Artist Gluck: A Cornish Farmhouse, circa 1926

Artist Gluck (1895-1978): A Cornish Farmhouse, circa 1926

 Private collection

Gluck (1895-1978):
A Cornish Farmhouse, circa 1926
Framed (ref: 4783)

Inscribed (reverse) in the artist's hand 'Cornish Farm House' and signed 'Gluck'.

Oil on panel, 10 x 14 in. (25.4 x 35.6 cm.)

See all works by Gluck oil panel landscape 2.50 50 PART TWO WOMEN

Provenance: The Artist's Estate; Peyton Skipwith

In original Gluck frame.

The artist Gluck was the daughter of Joseph Gluckstein, one of the founders Jo.Lyons & Co of Corner House fame, and the American singer Francesca Halle.   Refusing to follow family conventions she insisted on becoming an artist and in 1916 she made her first visit to Lamorna in Cornwall where she met Alfred Munnings, Harold and Laura Knight and Dod and Ernest Proctor, later, in the 1920s, buying the Knights' studio.   Returning to London she was befriended by Gordon Selfridge who gave her a studio in his store where she painted 'one-sitting' portraits.   She had her first solo exhibition in 1924 at the Dorien Leigh Gallery, owned by the renowned photographer E.O. Hoppé, whose iconic photographs of her with cropped hair, smoking a cheroot and dressed in a Saville Row suit appeared in many magazines (one was included in the recent Hoppé exhibition at the National Portrait Gallery).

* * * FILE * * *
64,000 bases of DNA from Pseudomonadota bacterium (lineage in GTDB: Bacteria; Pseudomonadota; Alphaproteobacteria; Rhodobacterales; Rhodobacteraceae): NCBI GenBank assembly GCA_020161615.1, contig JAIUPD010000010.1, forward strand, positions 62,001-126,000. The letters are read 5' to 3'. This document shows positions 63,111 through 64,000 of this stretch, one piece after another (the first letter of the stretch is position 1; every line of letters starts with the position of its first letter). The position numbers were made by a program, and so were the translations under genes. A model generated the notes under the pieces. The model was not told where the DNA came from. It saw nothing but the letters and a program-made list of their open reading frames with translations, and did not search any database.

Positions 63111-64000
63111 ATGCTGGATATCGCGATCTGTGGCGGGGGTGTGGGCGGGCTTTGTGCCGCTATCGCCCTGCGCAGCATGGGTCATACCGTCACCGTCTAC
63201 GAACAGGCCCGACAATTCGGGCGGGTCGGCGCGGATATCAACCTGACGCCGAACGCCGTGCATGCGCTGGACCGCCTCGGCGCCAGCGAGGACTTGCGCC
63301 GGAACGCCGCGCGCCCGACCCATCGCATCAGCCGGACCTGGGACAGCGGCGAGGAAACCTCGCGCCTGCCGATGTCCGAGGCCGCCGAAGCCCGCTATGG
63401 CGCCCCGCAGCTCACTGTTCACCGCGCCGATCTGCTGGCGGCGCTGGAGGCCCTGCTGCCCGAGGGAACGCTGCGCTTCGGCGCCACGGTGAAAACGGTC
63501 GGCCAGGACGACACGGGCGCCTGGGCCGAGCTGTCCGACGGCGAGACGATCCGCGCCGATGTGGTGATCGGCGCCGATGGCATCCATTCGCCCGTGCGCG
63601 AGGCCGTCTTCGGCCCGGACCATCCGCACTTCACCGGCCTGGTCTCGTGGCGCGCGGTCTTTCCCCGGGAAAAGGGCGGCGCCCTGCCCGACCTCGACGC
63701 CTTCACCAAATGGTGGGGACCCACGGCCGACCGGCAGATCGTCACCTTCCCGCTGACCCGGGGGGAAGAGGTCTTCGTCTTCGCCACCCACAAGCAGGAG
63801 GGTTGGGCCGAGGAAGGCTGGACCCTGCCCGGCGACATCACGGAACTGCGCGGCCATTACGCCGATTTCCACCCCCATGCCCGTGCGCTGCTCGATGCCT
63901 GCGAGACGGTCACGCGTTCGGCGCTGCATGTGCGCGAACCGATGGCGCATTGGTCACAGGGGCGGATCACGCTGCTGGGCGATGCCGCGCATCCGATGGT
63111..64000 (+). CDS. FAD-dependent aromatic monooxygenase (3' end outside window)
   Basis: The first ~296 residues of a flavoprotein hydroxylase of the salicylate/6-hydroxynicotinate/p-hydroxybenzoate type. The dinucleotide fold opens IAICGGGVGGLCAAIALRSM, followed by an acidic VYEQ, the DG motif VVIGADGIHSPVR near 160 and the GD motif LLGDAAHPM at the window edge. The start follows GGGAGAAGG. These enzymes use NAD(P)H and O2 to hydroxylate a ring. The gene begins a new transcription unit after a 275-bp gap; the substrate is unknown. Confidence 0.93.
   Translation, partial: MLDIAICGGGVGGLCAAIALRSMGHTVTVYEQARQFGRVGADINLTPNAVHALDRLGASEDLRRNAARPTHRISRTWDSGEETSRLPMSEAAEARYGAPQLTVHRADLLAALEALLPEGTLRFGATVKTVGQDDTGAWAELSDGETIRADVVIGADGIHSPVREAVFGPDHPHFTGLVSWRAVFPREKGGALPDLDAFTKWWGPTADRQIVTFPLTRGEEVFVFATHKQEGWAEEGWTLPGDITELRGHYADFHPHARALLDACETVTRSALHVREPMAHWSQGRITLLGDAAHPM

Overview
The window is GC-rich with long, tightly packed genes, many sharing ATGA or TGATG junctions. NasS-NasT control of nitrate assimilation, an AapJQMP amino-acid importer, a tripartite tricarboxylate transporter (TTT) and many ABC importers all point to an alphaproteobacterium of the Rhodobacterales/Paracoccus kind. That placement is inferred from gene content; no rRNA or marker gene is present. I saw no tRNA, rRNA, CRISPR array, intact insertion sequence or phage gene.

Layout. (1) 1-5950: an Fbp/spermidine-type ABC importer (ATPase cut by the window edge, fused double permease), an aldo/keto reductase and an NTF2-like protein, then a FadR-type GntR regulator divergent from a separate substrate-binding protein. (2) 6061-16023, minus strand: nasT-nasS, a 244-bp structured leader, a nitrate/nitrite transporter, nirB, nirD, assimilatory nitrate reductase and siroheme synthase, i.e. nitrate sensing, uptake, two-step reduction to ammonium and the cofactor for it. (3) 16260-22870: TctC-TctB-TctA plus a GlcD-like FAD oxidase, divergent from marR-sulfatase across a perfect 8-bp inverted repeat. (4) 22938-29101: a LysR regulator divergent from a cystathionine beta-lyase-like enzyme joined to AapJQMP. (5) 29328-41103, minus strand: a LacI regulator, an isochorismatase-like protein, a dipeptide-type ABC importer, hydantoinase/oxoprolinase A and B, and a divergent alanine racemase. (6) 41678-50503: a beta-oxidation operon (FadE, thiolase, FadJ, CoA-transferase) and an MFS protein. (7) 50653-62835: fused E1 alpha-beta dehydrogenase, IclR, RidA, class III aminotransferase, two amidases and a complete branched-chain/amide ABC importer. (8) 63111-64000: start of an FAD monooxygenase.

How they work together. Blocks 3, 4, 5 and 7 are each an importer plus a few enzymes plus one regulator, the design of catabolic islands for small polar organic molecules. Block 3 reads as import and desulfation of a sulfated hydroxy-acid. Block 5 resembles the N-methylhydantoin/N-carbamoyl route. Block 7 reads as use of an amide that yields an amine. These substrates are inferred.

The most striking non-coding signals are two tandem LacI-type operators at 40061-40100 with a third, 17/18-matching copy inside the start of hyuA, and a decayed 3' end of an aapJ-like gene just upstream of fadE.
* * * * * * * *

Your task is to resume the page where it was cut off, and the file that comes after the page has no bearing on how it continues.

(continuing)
Gluck became a quintessential Art Deco figure with major exhibitions at The Fine Art Society in the 1920s and 30s, designing her own frames - and even the gallery on one occasion - working closely with Constance Fry, one of her many famous lovers, and the architect Oliver Hill.   During the 1930s she shared a studio in Cheslea with the American painter Romaine Brooks, but towards the end of the decade she gave up painting and devoted her time and formidable energy to fighting a battle with all the paint manufacturing companies of the world, claiming they were altering the composition of artists' materials.   Feeling vindicated she returned to painting and her 1973 exhibition at the Fine Art Society was a triumph, being hailed by critics, museum curators and collectors, and firmly re-establishing her reputation as one of the major figures of her period.

We are grateful to Peyton Skipwith for assistance.